Netherlands Human Rights Record Criticized Because of Euthanasia and Abortion

By Stefano Gennarini, J.D. | July 22, 2022

GENEVA, July 22 (C-Fam) In a submission to the UN Human Rights Council, C-Fam, publisher of the Friday Fax, accused the Netherlands of violating the rights of children and elderly persons through its liberal abortion and euthanasia laws.

The Netherlands should “take steps to follow international obligations to protect the right to life including in the prenatal phase, regardless of disability or diagnosis, and to uphold the value of life until natural death, avoiding interventions that artificially induce death.

C-Fam urges the Netherlands repeal its euthanasia law and to limit prenatal genetic testing to avoid eugenic abortion. The recommendation was made as the liberal European nation’s human rights record comes under scrutiny from the Council in November. Non-governmental organizations are permitted to make submissions of information in preparation for that review.

“Instead of promoting the death of the most vulnerable in their society, the Netherlands should increase access to quality medical care, including quality palliative care to control pain and other symptoms, and to provide psychological, social, and spiritual assistance,” reads the submission of C-Fam to the Human Rights Council.

Even liberal human rights bodies and organizations have called attention to the extraordinarily high number of cases of euthanasia in the Netherlands and their continual increase each year. In the Netherlands, it is easy for a person to be euthanized, both voluntarily and involuntarily.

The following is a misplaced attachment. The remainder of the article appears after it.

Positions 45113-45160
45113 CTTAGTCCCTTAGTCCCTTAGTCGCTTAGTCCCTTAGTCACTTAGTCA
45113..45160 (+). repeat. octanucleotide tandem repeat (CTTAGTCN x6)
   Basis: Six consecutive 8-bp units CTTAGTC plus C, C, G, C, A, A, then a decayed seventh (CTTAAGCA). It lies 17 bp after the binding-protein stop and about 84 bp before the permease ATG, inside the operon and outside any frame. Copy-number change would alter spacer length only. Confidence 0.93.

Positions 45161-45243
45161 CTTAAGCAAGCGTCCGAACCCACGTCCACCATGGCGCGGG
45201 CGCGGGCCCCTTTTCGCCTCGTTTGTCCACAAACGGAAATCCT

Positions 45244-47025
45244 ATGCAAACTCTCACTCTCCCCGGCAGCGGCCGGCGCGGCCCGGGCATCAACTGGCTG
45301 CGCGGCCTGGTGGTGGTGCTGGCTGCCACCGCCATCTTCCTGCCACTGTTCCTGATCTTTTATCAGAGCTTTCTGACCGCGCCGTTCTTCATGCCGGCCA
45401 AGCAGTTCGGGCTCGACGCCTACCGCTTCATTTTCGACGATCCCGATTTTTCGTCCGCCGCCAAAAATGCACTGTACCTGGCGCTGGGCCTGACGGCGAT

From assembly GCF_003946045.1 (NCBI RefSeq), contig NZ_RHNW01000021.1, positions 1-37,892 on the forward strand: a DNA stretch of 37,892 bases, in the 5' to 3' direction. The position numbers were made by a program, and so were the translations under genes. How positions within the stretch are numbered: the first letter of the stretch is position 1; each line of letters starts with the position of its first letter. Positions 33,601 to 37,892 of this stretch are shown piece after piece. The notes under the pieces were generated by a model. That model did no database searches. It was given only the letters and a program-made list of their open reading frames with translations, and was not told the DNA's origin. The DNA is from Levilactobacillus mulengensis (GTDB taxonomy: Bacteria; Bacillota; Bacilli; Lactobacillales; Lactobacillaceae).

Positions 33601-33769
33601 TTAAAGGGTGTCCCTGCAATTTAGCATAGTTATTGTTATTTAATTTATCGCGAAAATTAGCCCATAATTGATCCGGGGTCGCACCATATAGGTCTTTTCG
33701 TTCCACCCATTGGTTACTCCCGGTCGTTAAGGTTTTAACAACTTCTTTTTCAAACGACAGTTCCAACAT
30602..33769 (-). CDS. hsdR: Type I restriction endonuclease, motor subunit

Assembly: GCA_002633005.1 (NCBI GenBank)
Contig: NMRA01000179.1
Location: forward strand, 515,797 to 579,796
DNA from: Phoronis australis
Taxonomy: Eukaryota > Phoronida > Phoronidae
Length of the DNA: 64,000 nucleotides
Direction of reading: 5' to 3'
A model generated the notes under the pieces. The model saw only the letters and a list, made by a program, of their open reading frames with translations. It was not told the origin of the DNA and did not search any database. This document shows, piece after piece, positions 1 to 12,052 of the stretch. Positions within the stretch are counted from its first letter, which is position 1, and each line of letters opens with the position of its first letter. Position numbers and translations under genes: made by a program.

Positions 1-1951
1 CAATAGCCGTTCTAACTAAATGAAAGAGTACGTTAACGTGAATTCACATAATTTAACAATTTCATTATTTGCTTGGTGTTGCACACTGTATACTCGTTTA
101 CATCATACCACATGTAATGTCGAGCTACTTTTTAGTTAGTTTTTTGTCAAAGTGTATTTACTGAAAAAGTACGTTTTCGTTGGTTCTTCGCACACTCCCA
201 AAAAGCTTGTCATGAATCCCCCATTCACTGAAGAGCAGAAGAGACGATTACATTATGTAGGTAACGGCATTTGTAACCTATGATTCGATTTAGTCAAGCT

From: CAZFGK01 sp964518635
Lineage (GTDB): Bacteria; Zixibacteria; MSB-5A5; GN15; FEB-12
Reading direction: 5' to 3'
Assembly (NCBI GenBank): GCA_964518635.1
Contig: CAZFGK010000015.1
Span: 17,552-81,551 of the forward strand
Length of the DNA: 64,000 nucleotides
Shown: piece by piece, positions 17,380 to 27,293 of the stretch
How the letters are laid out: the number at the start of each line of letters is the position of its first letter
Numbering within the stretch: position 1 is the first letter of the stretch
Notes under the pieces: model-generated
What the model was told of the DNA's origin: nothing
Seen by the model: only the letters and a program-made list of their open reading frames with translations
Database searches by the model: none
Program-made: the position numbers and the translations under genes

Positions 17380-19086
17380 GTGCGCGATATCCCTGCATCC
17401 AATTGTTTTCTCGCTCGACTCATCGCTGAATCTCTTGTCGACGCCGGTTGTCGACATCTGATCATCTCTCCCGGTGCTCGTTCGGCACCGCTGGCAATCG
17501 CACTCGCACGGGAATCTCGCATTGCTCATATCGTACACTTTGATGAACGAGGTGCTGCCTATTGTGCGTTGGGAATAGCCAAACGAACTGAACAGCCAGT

Doctors may terminate a patient’s life without seeking a judge’s opinion, simply by getting the approval of a government hotline. Euthanasia is carried out on children, patients with dementia and other mental disabilities, even just depression. The patients may be sedated before the fatal drugs are administered.

C-Fam charges that the vague laws, combined with the absence of effective accountability and review mechanisms from government commissions and courts, have created a lax environment that is rife for abuse. Because of this overly permissive environment doctors and health professionals may often make decisions to euthanize a person without offering alternative treatment and support and at times making a decision in place of their patients.

The submission also criticizes the widespread practice of eugenic abortion in the Netherlands. The country has come under fire in recent years because women report feeling pressured to abort children with disabilities. The combinations of policies and social pressure to abort has been compared to the period when the small country was under Nazi occupation.

C-Fam’s submission on the Netherlands is one of four C-Fam submissions to the upcoming session of the Universal Periodic Review, a process whereby each country’s human rights record is scrutinized by the Human Rights Council every five years. The other three C-Fam submissions focus on supporting countries that have laws that protect life and the family, consistent with international human rights law.

In submissions on the human rights records of Indonesia and Brazil, C-Fam praised the two countries for sponsoring the Geneva Consensus Declaration, an agreement signed by 36 countries committing them to defending life, protection of the family, promoting women’s health, all while respecting sovereignty.

In a submission on the record of Poland, C-Fam analyzes the obligations of Poland under international human rights and urges the Eastern European country to stand fast to pro-life and pro-family policies despite pressure from the European Union.